WNED documentary 'Ralph' captures the man, the teammaker, the legacy

Nov 14, 2017

For more than a half century, Ralph Wilson was a towering figure in the Western New York community as founder and owner of the Buffalo Bills, through good seasons and bad. His legacy is now captured in a WNED-TV documentary.

Credit Eileen Elibol

"Ralph" is the story of a World War II veteran, businessman, member of "The Foolish Club" of AFL owners, husband, member of the Pro Football Hall of Fame and philanthropist. The new 30-minute documentary narrated by ESPN's Chris Berman looks at all of that, mixing in his relationships with former players and with the game.

He remained a football fan and a fan of many Bills players. The Bills owner was very close with star running back Thurman Thomas, who was in the room with several hundred others for Monday night's screening in the WNED-TV studios.

During Thomas' playing days, Wilson referred to him as his stepson. Thomas played his last season in Miami, before tearing up his knee and deciding to retire from the Dolphins - until Wilson called.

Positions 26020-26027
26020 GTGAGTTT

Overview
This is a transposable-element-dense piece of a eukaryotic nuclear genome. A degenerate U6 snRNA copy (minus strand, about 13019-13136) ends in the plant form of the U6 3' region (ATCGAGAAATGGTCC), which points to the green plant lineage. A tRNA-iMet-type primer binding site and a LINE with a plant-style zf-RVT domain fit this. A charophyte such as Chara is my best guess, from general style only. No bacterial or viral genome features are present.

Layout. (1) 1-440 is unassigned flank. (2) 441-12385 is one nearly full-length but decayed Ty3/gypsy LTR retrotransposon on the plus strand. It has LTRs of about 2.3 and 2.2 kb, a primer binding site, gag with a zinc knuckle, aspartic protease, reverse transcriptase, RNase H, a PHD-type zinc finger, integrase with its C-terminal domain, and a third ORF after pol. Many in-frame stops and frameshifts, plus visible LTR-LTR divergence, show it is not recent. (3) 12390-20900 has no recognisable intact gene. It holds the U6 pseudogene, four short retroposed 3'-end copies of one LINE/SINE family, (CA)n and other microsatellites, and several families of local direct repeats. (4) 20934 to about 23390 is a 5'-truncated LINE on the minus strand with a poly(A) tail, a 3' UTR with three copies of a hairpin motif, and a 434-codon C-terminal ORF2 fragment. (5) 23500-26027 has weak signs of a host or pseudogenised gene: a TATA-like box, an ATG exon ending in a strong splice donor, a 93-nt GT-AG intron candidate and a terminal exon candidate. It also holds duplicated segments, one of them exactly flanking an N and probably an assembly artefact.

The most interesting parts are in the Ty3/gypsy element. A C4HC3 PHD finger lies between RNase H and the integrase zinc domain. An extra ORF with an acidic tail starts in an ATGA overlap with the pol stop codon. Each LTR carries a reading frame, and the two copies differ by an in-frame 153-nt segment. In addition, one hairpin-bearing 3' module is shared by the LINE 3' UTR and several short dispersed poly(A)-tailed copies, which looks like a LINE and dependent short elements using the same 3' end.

"He said, 'Thurman, I would love for you to come back to Buffalo and sign a one-day contract and retire as a Buffalo Bill.' And ever since that day, my whole life has been nothing but Buffalo Bills and being here in the City of Buffalo," Thomas said.

Thomas said he is still upset the team never won the Super Bowl, despite four consecutive chances. He said the four conference championship rings do not make up for those losses - losses to him, his teammates, all of the team fans and the wider community.

Credit Eileen Elibol

As the documentary makes clear through archival material and interviews, Wilson was a supportive individual. Buffalo News reporter Vic Carucci remembered Wilson calling when he was diagnosed with cancer.

"We talked for a good 20 minutes or so," Carucci said. "It was just him being him, just caring and wanting to know, 'What can I do?' And he did this with any number of people who sadly aren't with us: Allen Wilson, who covered the team, and when Milt Northrop had a double bypass. That's special."

The documentary also looks at Wilson's private life and his marriage to Mary Wilson, who now heads the Ralph C. Wilson Jr. Foundation. Money from the $1.4 billion sale of the Bills funds the foundation, which makes grants to his hometown of Detroit and his team hometown of Buffalo.

Mary Wilson wrapped up the program by telling the crowd she derives great pleasure from hearing recollections about her late husband from others. She also shared a story.

One day Ralph was shopping at Wegmans, but couldn’t find his car. He was wandering around the parking lot as he pushed his cart. A couple approached him, asked him if he was Ralph Wilson and then proceeded to help him find his vehicle. He was appreciative and offered them some apples. That was Ralph.

'Ralph' airs December 15 on WNED-TV.